Recurrence of Spider Angiomas After Laser Treatment
In this study, 36% of treated patients experienced recurrence, but newer lasers may produce better results.
Pulsed dye laser (PDL) photocoagulation is generally thought to be highly effective for treating spider angiomas. In this prospective study from England, all 201 patients presenting with spider angiomas to an outpatient laser center underwent treatments with a PDL (585-nm wavelength, 0.45-ms pulse duration) every 2 months until complete lesion resolution. The patients were randomized to one of two treatment protocols: a single 3-mm pulse at 12 J/cm2 or one 3-mm pulse at 8 J/cm2 followed by one 5-mm pulse at 6.4 J/cm2. All 191 patients who had complete resolution of the spider angiomas were contacted by a mail survey regarding recurrence.
Total lesion clearance occurred in 95% of patients regardless of anatomic site, presence or absence of flare, presence or absence of a bulky feeder vessel, and use of either treatment protocol. The mean number of treatments to lesion clearance was 1.84 (range, 1–7). Larger lesions required more treatment sessions to clear. Of the 138 responders to the mail survey, 36% reported recurrence of treated angiomas after a mean follow-up of 38 months. Higher risk for recurrence was associated with older age, lesion location on the peripheral face, absence of a feeding vessel, and presence of a bulky feeding vessel. Hypopigmentation was reported by 15% of patients and hyperpigmentation by 7%. The complication rate increased with an increasing number of treatments. Three quarters of responders were satisfied with their results, and all but 5% would have more treatments if needed.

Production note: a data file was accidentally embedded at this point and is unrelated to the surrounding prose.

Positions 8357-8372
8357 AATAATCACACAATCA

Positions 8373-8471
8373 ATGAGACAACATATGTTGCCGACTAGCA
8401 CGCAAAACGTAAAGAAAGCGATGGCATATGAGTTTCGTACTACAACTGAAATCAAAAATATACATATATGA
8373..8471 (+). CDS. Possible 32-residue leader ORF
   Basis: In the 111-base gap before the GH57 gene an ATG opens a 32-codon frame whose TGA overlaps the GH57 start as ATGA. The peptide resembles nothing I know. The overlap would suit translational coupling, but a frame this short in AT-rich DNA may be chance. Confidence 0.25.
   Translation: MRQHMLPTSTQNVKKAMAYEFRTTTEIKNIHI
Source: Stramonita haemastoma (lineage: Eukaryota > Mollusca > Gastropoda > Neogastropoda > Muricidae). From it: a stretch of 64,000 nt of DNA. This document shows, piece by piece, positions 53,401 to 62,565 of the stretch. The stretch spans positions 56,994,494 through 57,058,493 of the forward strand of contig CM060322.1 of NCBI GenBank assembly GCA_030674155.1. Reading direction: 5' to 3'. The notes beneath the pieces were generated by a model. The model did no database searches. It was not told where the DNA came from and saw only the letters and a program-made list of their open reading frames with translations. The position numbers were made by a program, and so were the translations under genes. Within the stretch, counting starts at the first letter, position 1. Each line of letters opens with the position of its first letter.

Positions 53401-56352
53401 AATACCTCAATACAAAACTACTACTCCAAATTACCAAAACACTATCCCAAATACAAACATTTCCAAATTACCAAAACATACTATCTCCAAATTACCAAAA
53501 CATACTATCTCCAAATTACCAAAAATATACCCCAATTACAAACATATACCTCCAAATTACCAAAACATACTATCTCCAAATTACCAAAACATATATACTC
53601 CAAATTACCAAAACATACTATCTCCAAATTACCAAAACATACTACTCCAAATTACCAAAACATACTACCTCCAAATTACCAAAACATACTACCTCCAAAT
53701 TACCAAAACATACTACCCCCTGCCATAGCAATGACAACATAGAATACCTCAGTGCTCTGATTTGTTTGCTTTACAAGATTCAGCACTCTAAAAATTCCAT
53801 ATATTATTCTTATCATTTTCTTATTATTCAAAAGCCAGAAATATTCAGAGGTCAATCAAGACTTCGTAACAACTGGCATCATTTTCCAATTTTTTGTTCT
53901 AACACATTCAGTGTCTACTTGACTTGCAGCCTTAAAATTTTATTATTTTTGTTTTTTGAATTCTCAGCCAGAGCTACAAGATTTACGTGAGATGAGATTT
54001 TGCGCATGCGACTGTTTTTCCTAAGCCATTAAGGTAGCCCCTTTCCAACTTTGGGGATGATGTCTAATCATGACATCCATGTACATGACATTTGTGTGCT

Comment: Use of the first-generation PDLs with short pulse durations, small spot size, high fluence, and short wavelengths produced very high spider angioma recurrence and complication rates. The latest PDLs have large spot sizes and longer wavelengths for greater depth of penetration, longer pulse durations for better matching to the feeding vessels size, and epidermal cooling to reduce complications and allow safe use of higher fluences. These developments may account for the far-lower rates of recurrence and complications seen in clinical practice than reported here.
Published in Journal Watch Dermatology July 20, 2007
Sivarajan V et al. Recurrence of spider naevi following treatment with 585 nm pulsed dye laser. J Plast Reconstr Aesthet Surg 2007 Jun; 60:668-71.
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